Airdate: April 13, 2012

Photo courtesy of MN Photos via Flickr.

Program: 

 
"The use of this land for activities ranging from hiking to hunting to logging is taken for granted"

Points North: Will We Pay for Access to Public Land?

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The Minnesota Legislature wants to make more money from the state’s School Trust Lands. Separate bills in the House and Senate forward proposals ranging from the creation of a new agency to manage the lands to reforming the existing DNR management in order improve economic returns. The revenue derived from the lands go to the Permanent School Trust.

What the Legislature does or doesn’t do with trust lands is especially important to people who live, recreate or derive a living from the land in northern Minnesota. Currently, the use of this land for activities ranging from hiking to hunting to logging is taken for granted. Some of the current proposals in the Legislature may alter that status quo. For instance, hunters and others may find themselves paying an access fee to use trust lands.

About the only way you can identify trust lands is with a plat book, because they’re not marked with signs or property boundaries. Looking at a map, you’ll see trust lands intermingled within a patchwork of public ownership that includes state forests, county tax-forfeited land and national forests. Seven northern counties contain 100,000 acres or more of trust land, ranging from Cook County with 121,000 acres to Koochiching County with 850,000 acres.

Mineral leases, mostly on the Iron Range, are the primary source of trust land revenue. Although much of the land is forested, logging is less lucrative than mining. The DNR’s administrative costs eat up about 80 percent of timber sale proceeds, so only 20 percent is returned to the Permanent School Trust. Some legislators criticize the DNR’s high costs and propose creating a new bureaucracy to manage trust lands. Others are calling for more accountability from the DNR.

At the March 21 meeting of the Minnesota Forest Resources Council in New Brighton, member Gene Merriam briefed the Council, of which I am a member, on the school trust lands issue. Merriam has a unique perspective on the topic. Currently, he serves on the Permanent School Trust Advisory Committee, but he is also a former Minnesota DNR commissioner and a former state senator.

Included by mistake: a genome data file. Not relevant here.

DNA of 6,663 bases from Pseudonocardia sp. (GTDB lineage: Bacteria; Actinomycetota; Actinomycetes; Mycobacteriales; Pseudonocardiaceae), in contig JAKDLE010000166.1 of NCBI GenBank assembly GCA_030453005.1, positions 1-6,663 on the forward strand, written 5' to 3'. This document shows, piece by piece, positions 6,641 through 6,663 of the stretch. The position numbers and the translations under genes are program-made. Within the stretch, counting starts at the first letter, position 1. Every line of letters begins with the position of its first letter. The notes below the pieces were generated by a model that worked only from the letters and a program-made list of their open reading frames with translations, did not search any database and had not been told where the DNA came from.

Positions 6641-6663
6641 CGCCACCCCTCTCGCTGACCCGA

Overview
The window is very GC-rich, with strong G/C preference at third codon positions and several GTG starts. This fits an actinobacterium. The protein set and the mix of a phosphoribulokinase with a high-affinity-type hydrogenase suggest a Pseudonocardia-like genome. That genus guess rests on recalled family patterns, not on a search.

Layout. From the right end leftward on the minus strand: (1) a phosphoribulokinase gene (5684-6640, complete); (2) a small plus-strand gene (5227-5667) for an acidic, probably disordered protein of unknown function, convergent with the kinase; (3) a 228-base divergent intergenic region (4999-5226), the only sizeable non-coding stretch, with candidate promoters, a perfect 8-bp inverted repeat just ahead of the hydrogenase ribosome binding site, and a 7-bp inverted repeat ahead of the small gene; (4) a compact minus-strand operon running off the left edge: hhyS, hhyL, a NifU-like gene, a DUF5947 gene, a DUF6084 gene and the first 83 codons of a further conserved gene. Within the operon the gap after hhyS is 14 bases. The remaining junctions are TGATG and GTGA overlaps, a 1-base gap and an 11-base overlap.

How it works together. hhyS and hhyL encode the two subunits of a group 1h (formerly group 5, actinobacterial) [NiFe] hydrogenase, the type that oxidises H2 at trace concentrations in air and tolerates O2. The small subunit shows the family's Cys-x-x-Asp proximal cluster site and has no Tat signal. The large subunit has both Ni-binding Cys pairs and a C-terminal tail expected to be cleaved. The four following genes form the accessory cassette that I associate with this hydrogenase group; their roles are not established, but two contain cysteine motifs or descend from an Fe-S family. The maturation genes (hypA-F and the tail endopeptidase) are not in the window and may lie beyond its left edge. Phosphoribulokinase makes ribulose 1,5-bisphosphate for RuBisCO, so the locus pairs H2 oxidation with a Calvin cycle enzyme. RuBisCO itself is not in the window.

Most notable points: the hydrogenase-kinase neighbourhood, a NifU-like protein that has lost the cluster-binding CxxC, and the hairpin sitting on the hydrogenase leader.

He began with a history lesson. When Minnesota became a state, the federal government granted two square miles in every township, Sections 16 and 36, for schools. A Permanent School Trust was established in the State Constitution for revenues derived from the lands. Today the trust lands comprise about 2.5 million acres mostly in the forested north. Lands suitable for farming were sold years ago.

Merriam said over the years, the management of trust lands for revenue suffered from benign neglect. When he was in the Legislature, school trust revenue was simply used to reduce the General Fund expenditure for education. No one talked about managing the lands for maximum revenue generation.

About four or five years ago, the Legislature changed the visibility of school trust revenue by putting it on the top of the school aid formula and showing how much was available per pupil across the state. Trust revenues average about $25 million annually, but Merriam said education expenditures total in the billions. Still, when education budgets are being cut, the trust land revenue becomes noticeable and important.

In Minnesota, not all trust lands can produce revenue. They are located in state parks or scientific and natural areas, and even include 86,000 acres within the Boundary Waters Canoe Area Wilderness. The state statute guiding trust land management has a goal of producing maximum economic return while following sound conservation principals. In parks and wilderness areas, the underlying conservation principles preclude managing for economic return.

When Merriam was DNR commissioner, he began getting trust lands out of state parks, a task which continues today. In the Boundary Waters, the federal government is currently negotiating a combination purchase and exchange for state and county lands. The state would receive national forest lands where logging and mining may occur as a swap for some of its wilderness holdings. The federal government also will purchase some of the state land, with proceeds going to the Permanent School Trust.